By Beth Terrell
I’ve heard it said that the most important character in any work of fiction is the villain, because the villain is the catalyst for the action and the one who forces change on the protagonist. But for me, the most important character in any novel is the protagonist. The most menacing villain in the world won’t save a book if we don’t care about the protagonist. (Think of Silence of the Lambs. Hannibal Lecter was a fascinating villain, but only because we cared about Clarice Starling. The later Lecter books don’t strike the same chord, because there’s no one we can believe in.) Since we're talking about mysteries and crime fiction, the protagonist is generally the sleuth, the person who is going to solve the mystery.
Can you imagine Miss Marple slugging it out with a hopped-up pimp in a shadowy alley that smells of urine and rotting garbage? Can you imagine Mike Hammer sipping tea in a parson's parlor, quietly ruminating about the psychological foibles of a small-town microcosm of society? Well, maybe you can--we're readers and writers after all; we live on imagination--but the image just doesn't hold up over the long haul. Poor Miss Marple would end up with a cut throat or a broken hip, and Mike Hammer would punch out the parson, and the balance of the universe would be restored. The story must be true to the characters.
This is not to say that the characters "take over the story" and begin writing it themselves (even though a lot of writers say they do). We like to believe that our characters, through our very own literary magic, can, like the Velveteen Rabbit, become real if we only want it badly enough. In a sense, they do become real--to us, and we hope to our readers. But what really happens when the characters "take over" is that the writer is in that creative zone, where the creative brain has suddenly realized who the characters are, what they would do, and where the story needs to go. It isn't working at the writing any more. It's playing. Let it play!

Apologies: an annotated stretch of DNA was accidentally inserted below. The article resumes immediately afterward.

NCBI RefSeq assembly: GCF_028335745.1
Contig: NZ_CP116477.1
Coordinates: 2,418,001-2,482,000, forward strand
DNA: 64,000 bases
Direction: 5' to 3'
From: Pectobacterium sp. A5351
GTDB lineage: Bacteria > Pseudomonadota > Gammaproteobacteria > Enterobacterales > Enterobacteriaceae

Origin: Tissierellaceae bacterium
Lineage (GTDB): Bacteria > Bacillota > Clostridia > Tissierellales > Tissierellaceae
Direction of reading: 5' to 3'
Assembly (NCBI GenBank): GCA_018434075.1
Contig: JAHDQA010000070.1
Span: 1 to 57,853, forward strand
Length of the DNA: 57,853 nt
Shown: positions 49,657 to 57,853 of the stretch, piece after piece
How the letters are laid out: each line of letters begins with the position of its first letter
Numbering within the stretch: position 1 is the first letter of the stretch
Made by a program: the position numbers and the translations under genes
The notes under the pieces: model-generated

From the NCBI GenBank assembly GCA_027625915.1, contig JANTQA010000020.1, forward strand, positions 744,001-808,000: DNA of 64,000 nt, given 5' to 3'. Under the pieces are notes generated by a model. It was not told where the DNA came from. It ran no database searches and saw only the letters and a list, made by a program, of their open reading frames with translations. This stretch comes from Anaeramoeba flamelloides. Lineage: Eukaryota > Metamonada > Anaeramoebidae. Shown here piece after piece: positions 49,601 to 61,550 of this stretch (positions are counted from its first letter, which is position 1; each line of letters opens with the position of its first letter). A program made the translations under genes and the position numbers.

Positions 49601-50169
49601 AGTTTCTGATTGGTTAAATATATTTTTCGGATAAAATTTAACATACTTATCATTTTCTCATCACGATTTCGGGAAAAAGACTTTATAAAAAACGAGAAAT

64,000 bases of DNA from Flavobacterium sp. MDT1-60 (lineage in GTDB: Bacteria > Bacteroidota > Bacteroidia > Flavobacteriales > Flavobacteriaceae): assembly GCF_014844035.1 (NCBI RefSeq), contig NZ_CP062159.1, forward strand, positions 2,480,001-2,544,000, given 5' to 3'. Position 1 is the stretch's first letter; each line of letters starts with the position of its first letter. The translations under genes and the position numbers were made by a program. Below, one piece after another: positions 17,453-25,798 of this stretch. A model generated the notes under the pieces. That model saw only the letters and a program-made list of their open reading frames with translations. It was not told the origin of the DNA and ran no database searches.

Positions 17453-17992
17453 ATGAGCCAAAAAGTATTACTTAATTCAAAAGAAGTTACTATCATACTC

If it feels like the characters are taking over, this is the time to let them. Just remember that characters, like flesh-and-blood folks, don’t always make the right decisions. For paper-and-ink folks, the right decision is the authentic one. The wrong decision doesn’t ring true. Characters, like the rest of us, want to take the easy way out. They don’t want all this trouble, but we, as writers, have to give it to them anyway.
Characters also go astray sometimes. The creative brain thinks, “Oh, wouldn’t it be cool if Miss Marple slugged the parson?!” and Miss Marple thinks, “Hey, that’s way more interesting than nibbling on scones and sipping tepid tea!” and veers off in a direction that isn’t true to character and doesn’t serve the story. The creative brain can lead you to some wonderful places, but it can also lead you far afield. As writers, we get to play with our characters, but sooner or later, if we want to pursue this business called writing, we have to put on our editor hats and make sure they stay true to themselves.